The kid rung up the bag of cat food. Cat Food Guy handed the kid a couple coupons and his Store Card. The kid scanned those, then told the man price of four dollars and change. Cat Food Guy nodded, then searched his pockets until he produced a rumpled check book. Not a checkbook in a nice leather or plastic cover, just the bound bundle of checks. He had to search his pockets some more until he found a little rectangle of cardboard to slip under the carbon copy. Then he started writing the check.
Cat Food Guy muttered something about what day it was. The kid told him the date. Cat Food Guy stopped writing, looked up, and asked (well, really more of a bark than a simple question), “What did you say?” The kid repeated the date. Cat Food Guy said, “I know what day it is!” The kid apologized.
Cat Food Guy bent and started writing again for a millisecond. He stopped, looked up and said. “I’m just a little hard of hearing. Not angry or anything. People always assume I’m angry or having a bad day. I’m not. Just couldn’t hear you.”
The kid says he understands and apologizes again.
Cat Food Guy bends down again, but this time he doesn’t even get his pen back on the paper. He looks back up and says, “People don’t even ask anyone how their day is, any more, you know? They just assume!”
The kid says. “I’m sorry. How has your week been?”
Cat Food Guy, who had just started writing again, stops, looks up, and barks, “What did you say?”
“Just asking how you’ve been. Sorry, I’ll stop interrupting.”
Cat Food Guy shrugs, then goes back to writing. He tears off the check and hands it to the kid.
While the kid is typing on the register, Cat Food Guy babbles some about getting old, not being able to hear, and so on.
The kid nods while he’s working. He puts the check in the part of the register that is supposed to print on it, and pushes a button. The register spits the check back out. The kid says, “I must have done something wrong.” He pushes some more buttons, puts the check in, and this time the machine takes it. “There we go… oh, wait, now it wants me to check your ID.”
Eventually the kid gets Cat Food Guy’s driver’s license, and tries to type in the license number, while squinting and apparently having a very hard time reading the license. Cat Food Guy is babbling something about a problem he had on the bus or something. I couldn’t really follow the gist of it.
The kid hands the license back and says, “That should do it.” And he presses another button. The register makes some noises. The kid frown. “Uh oh.”
“What?” Cat Food Guy asks.
“I may have spoken too soon,” the kid says. “I haven’t seen that message before…”
He looks up to see if the assistant manager in the next register is free. He’s not. There has been a steady stream of customers through all the registers except ours while I’ve been waiting.
“I’ll just have to ask the man—” the kid begins.
“You know what,” Cat Food Guy says. “Never mind. Just give me back my check. I don’t need this that badly.”
The kid is stunned. “Oh, I’m sorry, sir. I’m sure it’s just something I did wrong.”
“Not your fault,” Cat Food Guy says. “Not at all! It’s just the damn machines, all trying to take over our lives.”
He snatches the check and stomps away leaving his big shopping cart and giant bag of cat food smack in my way.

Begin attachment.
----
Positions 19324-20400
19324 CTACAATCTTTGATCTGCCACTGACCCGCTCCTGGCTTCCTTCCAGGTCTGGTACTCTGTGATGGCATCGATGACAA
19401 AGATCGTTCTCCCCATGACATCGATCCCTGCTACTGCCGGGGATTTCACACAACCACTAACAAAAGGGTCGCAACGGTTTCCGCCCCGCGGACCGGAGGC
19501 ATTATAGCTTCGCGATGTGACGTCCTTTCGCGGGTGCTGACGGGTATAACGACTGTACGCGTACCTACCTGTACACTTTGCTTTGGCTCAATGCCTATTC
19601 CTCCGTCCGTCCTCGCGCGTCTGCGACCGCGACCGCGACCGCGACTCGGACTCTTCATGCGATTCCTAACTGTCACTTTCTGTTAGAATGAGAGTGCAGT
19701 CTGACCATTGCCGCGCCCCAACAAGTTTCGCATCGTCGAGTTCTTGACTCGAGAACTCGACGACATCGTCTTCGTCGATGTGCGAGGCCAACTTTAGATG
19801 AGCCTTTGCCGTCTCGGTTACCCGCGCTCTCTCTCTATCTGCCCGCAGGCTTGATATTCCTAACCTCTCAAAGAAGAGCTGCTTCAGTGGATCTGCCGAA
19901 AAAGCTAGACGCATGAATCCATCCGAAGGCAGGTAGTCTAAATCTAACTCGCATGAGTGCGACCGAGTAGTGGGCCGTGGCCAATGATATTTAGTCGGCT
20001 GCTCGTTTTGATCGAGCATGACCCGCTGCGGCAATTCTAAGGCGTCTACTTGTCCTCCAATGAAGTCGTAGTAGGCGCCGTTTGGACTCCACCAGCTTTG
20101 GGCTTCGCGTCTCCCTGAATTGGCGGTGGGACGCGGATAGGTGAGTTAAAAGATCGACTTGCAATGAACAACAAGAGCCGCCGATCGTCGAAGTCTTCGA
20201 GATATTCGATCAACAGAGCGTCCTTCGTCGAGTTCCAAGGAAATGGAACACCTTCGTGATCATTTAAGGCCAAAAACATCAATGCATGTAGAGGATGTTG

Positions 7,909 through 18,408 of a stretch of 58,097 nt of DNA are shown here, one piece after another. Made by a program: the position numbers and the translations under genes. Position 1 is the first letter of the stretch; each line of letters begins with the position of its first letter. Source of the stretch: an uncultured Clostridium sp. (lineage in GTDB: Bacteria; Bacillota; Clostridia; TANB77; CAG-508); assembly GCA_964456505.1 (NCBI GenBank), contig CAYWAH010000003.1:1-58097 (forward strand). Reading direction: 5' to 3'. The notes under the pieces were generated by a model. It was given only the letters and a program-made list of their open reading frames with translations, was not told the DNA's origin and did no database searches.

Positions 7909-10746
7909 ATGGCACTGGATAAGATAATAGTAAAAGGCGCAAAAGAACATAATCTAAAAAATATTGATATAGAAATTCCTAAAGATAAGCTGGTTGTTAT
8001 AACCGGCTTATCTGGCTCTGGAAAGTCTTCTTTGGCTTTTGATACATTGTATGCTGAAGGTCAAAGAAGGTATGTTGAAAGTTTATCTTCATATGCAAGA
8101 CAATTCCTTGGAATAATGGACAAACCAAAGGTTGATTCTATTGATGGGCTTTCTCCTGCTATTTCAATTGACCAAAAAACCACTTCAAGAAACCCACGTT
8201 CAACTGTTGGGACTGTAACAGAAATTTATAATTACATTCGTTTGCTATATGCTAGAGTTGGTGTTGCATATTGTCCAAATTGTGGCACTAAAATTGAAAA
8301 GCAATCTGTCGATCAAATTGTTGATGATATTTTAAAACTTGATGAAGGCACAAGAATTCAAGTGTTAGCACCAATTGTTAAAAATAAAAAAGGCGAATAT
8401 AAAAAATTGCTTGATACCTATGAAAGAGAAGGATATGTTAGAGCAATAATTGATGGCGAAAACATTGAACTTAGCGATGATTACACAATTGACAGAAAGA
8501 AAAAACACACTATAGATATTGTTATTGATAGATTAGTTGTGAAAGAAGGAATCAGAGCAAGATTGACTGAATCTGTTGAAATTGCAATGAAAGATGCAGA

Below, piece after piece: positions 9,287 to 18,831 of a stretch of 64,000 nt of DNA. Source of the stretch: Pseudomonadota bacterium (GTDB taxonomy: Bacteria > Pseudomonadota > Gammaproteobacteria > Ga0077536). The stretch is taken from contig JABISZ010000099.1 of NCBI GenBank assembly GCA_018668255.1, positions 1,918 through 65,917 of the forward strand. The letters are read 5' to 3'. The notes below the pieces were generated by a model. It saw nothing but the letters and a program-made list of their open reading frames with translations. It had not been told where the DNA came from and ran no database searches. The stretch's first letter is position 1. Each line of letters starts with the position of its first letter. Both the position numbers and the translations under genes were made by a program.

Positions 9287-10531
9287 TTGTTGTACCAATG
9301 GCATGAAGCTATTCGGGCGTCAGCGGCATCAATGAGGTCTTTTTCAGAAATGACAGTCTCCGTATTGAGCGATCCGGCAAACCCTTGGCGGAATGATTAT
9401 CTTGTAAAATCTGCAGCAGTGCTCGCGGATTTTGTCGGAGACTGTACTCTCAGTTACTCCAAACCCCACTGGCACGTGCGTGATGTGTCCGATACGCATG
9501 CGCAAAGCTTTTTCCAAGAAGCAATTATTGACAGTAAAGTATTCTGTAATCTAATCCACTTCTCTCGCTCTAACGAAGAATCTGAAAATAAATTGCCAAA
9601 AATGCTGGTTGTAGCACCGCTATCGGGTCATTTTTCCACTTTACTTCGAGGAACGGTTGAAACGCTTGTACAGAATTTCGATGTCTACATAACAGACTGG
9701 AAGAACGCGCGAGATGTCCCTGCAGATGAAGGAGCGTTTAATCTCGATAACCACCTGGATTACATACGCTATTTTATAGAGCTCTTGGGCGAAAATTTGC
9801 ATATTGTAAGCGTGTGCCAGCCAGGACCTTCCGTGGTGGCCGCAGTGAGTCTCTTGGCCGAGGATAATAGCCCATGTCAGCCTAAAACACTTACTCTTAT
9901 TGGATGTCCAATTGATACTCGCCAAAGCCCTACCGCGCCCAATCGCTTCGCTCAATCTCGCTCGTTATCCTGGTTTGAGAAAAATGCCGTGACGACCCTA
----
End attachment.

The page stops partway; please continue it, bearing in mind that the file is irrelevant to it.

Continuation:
The kid looks at me and says, “I’m so sorry. Just a minute.” He gets the bagging gal to take the cart away while he takes the bag of cat food and scans it again to void the sale. He gets the assistant manager’s attention. “I’ll need you to verify the voided sale.”
Without even looking away from his own scanning, he tosses the kid a ring of keys with several laminated cards. The kid hits some buttons and scans one of the cards.
Cat Food Guy comes stomping back from nowhere. “You know what?” he declares loudly. “You can tell them to take this back and shove it! I don’t need to shop here ever again!” He slaps his store card on the counter.
The kid looks hurt. “I’m really, sorry, sir!”
“Not your fault,” Cat Food Guy says, suddenly all smiles. “It’s just those machines and the damn company!” And he storms off again.
The kid gets the manager’s attention again. “I don’t think I did it right.”
Manager steps over, looks at the register, and says. “Sure you did. Just hit enter again. See?” Then he notices the store card sitting on the counter. “What’s this? Did someone forget their card?”
The kid shakes his head. “The customer got very frustrated because it was taking so long, so now he says he doesn’t want to shop here any more. I don’t know what I should do.”
Manager rolls his eyes and expertly throws the little plastic card past the kid and into the wastebasket. “Not our problem.” And he goes back to his register.
The kid keeps apologizing while he quickly scans and bags my stuff.
I tried extra hard to be pleasant and assure him he has nothing to apologize for. Because he didn’t. I kept hoping that I wasn’t scowling or something earlier, because I had been getting pretty cranky.
I don’t blame the kid. He seemed a bit tentative at some tasks on the register with Cat Food Guy, but only at some tasks that I assume aren’t very common. For my stuff he was very fast and efficient.
I probably shouldn’t blame Cat Food Guy as much as I do. What he contributed to the delay was at least partly due to his hearing problem. I have a hard enough time trying to talk to Michael in the store, the noise from the overhead music and other customers talking can be quite overwhelming. And checks are the way we paid for everything for decades. The fact that almost none of us do anymore, that the procedures for processing them are longer and more involved that cash or swiping a debit card isn’t his fault.
Goddess knows I’ve been angry and said things to people who weren’t to blame for what I was angry about. I’m sure I’ve stomped angrily out of a place of business more times than I’d like to admit.
I think the most disconcerting thing was how Cat Food Guy kept switching demeanor. He would bark a sentence in a tone that I think any reasonable person would describe as angry or annoyed. Then turn all smiles the next sentence. I think most telling was how he said, “People always assume I’m angry or having a bad day.” If this is how he normally acts, I can see why people assume that.
I eventually got home. Michael cooked dinner while I got my workstations set up. I worked for a few hours. Sent chapters off for people to review. I goofed off a bit before going to bed. Had a really good night’s sleep.
I hope whatever poor kitty was waiting for food isn’t starving because her hard-of-hearing and cranky owner has stomped out of more stores empty-handed.